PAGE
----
By now you’ll likely have seen yesterday’s news that Taylor Swift has signed to Universal Music Group, a month after the end of her contract with longtime label Big Machine. It’s a multi-album, agreement with UMG globally (and its Republic Records in the US) described as Swift’s “recorded music partner”.
Swift gave more details on that in an Instagram post, describing it as “incredibly exciting to know that I’ll own all of my master recordings that I make from now on” – thus licensing them to UMG. This is going to be something we’ll see more of: for all the talk of how musical megastars can work directly with streaming services, many will still choose to work through labels – but the fact that they *could* go direct is an incentive for the deals to skew more towards artists’ desire to own their masters.
Swift also claimed yesterday that as part of the negotiations with UMG “I asked that any sale of their Spotify shares result in a distribution of money to their artists, non-recoupable. They have generously agreed to this, at what they believe will be much better terms than paid out previously by other major labels”. The key words here are “non-recoupable” (UMG was never going to try NOT to distribute some of its Spotify windfall to artists) and “much better terms” than rivals.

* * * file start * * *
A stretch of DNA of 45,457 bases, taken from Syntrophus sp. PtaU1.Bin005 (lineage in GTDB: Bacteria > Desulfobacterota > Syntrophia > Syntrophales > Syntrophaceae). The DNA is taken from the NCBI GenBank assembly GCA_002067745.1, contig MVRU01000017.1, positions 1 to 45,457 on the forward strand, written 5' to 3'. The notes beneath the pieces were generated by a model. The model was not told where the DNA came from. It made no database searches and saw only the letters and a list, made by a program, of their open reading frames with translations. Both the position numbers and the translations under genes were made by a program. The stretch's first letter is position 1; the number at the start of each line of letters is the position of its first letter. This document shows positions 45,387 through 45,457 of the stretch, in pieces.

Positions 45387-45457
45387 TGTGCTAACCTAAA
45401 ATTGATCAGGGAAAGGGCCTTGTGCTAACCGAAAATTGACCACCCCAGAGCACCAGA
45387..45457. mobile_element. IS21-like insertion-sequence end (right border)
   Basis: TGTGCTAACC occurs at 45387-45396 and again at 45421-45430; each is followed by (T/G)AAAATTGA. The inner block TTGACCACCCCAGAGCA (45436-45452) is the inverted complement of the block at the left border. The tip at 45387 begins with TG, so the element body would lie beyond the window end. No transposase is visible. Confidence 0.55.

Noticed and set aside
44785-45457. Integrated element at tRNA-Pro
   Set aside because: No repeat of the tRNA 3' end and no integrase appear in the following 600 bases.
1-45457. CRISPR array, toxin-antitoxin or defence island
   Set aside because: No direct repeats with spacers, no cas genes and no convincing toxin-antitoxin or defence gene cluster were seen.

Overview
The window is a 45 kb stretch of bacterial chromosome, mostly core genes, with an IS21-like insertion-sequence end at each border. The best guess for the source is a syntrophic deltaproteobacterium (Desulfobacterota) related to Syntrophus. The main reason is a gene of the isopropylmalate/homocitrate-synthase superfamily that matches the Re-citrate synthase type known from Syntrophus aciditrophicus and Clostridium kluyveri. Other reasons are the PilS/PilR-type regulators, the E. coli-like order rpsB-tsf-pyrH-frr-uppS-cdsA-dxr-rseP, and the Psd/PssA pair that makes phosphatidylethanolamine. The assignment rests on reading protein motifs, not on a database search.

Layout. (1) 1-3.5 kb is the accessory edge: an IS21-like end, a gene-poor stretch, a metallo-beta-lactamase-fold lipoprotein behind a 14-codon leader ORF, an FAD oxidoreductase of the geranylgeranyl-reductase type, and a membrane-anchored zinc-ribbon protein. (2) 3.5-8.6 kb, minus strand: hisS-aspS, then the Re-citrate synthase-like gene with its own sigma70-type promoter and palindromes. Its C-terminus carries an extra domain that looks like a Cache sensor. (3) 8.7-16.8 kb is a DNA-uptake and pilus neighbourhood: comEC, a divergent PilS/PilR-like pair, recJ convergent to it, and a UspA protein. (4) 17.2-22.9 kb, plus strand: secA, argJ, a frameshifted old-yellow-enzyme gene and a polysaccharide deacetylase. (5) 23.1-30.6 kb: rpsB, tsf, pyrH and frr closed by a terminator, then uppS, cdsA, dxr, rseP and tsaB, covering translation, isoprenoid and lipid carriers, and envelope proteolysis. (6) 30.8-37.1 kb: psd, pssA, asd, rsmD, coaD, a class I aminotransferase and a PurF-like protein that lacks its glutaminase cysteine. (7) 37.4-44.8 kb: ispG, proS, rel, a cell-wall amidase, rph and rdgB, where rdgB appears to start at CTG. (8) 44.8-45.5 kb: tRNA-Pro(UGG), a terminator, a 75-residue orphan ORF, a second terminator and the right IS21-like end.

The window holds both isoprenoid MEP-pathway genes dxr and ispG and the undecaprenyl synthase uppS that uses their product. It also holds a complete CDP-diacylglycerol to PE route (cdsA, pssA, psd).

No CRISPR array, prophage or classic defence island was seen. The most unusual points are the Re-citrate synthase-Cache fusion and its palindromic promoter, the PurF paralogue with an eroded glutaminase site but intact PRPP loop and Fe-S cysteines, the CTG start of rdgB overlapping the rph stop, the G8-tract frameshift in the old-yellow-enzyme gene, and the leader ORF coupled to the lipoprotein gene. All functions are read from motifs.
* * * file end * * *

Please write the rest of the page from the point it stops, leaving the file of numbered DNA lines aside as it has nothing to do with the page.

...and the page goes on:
It’s also worth asking what the news means for Big Machine, which is up for sale at a reported valuation of $300m – with UMG the only major label thought to be bidding against private-equity firms. Big Machine was expected to try to re-sign Swift, which might lead you to think this week’s announcement is bad news for its big-exit prospects. The question will be what kind of valuation Swift’s back catalogue – which Big Machine still owns – carries.